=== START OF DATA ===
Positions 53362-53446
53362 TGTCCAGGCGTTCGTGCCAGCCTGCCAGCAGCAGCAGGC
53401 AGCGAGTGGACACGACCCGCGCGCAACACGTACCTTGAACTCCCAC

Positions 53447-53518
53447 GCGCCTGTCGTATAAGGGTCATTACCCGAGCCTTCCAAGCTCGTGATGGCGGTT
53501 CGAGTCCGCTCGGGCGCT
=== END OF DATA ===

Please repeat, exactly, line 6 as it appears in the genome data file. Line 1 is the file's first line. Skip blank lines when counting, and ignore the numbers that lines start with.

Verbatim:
53501 CGAGTCCGCTCGGGCGCT